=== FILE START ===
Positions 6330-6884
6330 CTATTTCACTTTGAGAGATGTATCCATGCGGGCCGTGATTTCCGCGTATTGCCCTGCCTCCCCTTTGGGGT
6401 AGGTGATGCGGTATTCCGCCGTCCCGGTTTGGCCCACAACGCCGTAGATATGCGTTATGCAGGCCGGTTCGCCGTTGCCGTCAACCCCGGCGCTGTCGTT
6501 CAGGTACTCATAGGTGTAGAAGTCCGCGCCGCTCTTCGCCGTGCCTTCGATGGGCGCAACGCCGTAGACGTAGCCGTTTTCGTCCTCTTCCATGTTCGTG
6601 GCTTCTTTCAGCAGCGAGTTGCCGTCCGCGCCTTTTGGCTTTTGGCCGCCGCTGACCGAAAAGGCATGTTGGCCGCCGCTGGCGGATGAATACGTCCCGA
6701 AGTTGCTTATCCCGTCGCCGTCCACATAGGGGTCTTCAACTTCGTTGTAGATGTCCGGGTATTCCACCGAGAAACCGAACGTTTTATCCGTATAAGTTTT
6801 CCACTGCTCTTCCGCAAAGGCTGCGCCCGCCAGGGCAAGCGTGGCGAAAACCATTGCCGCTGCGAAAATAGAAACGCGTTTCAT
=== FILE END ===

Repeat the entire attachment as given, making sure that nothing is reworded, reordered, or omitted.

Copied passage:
Positions 6330-6884
6330 CTATTTCACTTTGAGAGATGTATCCATGCGGGCCGTGATTTCCGCGTATTGCCCTGCCTCCCCTTTGGGGT
6401 AGGTGATGCGGTATTCCGCCGTCCCGGTTTGGCCCACAACGCCGTAGATATGCGTTATGCAGGCCGGTTCGCCGTTGCCGTCAACCCCGGCGCTGTCGTT
6501 CAGGTACTCATAGGTGTAGAAGTCCGCGCCGCTCTTCGCCGTGCCTTCGATGGGCGCAACGCCGTAGACGTAGCCGTTTTCGTCCTCTTCCATGTTCGTG
6601 GCTTCTTTCAGCAGCGAGTTGCCGTCCGCGCCTTTTGGCTTTTGGCCGCCGCTGACCGAAAAGGCATGTTGGCCGCCGCTGGCGGATGAATACGTCCCGA
6701 AGTTGCTTATCCCGTCGCCGTCCACATAGGGGTCTTCAACTTCGTTGTAGATGTCCGGGTATTCCACCGAGAAACCGAACGTTTTATCCGTATAAGTTTT
6801 CCACTGCTCTTCCGCAAAGGCTGCGCCCGCCAGGGCAAGCGTGGCGAAAACCATTGCCGCTGCGAAAATAGAAACGCGTTTCAT